Mining lobby dismisses claims of power grab in RMA reforms
The mining lobby group Straterra says the government is right to try and improve the operation of the Resource Management Act and dismisses environmental groups' claims of a ministerial power grab as "rubbish".
"We all want the same thing, a robust framework for assessing development proposals against economic, environmental, social and cultural criteria," Straterra chief executive Chris Baker says in a statement.
"But we want that to be a workable framework, not a frustrating framework, and that's what we have now."
Environment Minister Amy Adams hit out at criticism from the Environmental Defence Society, New Zealand Forest & Bird Protection Society, the New Zealand Fish and Game Council and others, accusing them of making misleading statements about the proposed reforms, which were published last week for public submissions.
"Contrary to claims, core environmental protections have been maintained in the RMA and will, in many cases, be strengthened by the government's proposals," she said.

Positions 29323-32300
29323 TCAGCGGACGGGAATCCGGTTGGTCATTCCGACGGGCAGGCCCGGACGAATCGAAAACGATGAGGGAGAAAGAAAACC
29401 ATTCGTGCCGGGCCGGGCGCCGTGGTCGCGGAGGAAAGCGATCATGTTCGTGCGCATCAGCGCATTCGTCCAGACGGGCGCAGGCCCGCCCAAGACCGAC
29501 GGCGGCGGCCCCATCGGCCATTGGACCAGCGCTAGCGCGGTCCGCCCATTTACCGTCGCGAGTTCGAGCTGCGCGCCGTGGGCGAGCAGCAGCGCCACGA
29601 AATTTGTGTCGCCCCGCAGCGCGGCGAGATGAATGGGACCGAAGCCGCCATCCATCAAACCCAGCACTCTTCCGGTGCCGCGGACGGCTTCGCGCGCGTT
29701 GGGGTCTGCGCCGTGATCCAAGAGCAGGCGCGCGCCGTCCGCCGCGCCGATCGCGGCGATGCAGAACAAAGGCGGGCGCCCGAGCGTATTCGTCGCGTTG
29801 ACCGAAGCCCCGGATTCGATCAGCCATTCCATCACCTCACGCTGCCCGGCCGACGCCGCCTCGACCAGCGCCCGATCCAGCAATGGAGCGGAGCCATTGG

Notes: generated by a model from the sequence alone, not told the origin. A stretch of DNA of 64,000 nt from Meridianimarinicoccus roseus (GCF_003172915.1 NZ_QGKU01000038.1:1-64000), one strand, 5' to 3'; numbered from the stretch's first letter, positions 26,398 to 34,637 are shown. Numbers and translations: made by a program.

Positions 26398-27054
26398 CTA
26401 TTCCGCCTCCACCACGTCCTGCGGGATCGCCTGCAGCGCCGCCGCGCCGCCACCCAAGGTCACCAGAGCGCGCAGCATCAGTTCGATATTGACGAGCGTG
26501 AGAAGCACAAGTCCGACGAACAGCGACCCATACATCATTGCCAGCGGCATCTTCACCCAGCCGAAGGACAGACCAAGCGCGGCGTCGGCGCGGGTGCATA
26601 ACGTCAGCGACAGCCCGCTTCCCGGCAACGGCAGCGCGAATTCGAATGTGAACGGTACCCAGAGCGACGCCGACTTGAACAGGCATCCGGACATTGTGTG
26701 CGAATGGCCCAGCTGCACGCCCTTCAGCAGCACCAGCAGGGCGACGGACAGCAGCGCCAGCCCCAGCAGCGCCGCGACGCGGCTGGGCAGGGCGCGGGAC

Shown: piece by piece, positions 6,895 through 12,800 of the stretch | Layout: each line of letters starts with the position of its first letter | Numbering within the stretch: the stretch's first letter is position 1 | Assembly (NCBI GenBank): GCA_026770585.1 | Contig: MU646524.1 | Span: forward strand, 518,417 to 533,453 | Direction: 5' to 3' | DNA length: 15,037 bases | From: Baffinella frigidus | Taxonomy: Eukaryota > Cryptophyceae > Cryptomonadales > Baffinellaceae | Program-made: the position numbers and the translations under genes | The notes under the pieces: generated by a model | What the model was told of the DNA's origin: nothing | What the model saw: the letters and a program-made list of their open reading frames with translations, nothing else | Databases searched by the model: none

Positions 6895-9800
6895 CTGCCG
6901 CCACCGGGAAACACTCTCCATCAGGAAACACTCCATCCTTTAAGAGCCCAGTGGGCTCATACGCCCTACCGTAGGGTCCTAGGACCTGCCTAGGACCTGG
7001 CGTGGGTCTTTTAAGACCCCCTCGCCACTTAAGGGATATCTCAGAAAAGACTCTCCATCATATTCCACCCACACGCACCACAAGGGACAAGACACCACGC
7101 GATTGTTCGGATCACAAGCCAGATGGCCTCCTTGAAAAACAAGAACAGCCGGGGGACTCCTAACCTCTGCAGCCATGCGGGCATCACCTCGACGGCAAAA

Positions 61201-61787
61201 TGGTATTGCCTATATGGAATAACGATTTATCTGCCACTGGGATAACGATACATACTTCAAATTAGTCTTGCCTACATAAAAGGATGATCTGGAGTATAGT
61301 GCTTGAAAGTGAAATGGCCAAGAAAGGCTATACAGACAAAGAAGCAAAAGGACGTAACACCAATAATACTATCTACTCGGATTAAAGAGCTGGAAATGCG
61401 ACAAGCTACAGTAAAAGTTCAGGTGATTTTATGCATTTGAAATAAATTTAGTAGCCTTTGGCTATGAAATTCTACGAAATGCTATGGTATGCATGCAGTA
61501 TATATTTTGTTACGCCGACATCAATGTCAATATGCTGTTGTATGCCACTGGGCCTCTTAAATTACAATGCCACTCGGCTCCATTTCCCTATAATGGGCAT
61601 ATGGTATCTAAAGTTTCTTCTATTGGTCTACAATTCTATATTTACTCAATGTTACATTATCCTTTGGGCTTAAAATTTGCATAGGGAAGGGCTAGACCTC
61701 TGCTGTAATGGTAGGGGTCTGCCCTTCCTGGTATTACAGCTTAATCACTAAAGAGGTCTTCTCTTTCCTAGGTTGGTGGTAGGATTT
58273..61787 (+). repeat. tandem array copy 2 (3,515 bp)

Mr Baker says "accusations of a central government power grab are rubbish when it is considered that councils will still be in charge of writing plans, with public input, from the ground up".
"The government already has the power of intervention at the local level - what this reform package does is provide criteria around when that is or is not appropriate. Who would argue with that?"
Ms Adams will take the stage this Saturday with EDS director Gary Taylor in a discussion of the RMA proposals at the annual conference of the National Party's Blue-Greens, a grouping within the party that seeks to promote environmental sustainability in the party's policy-making.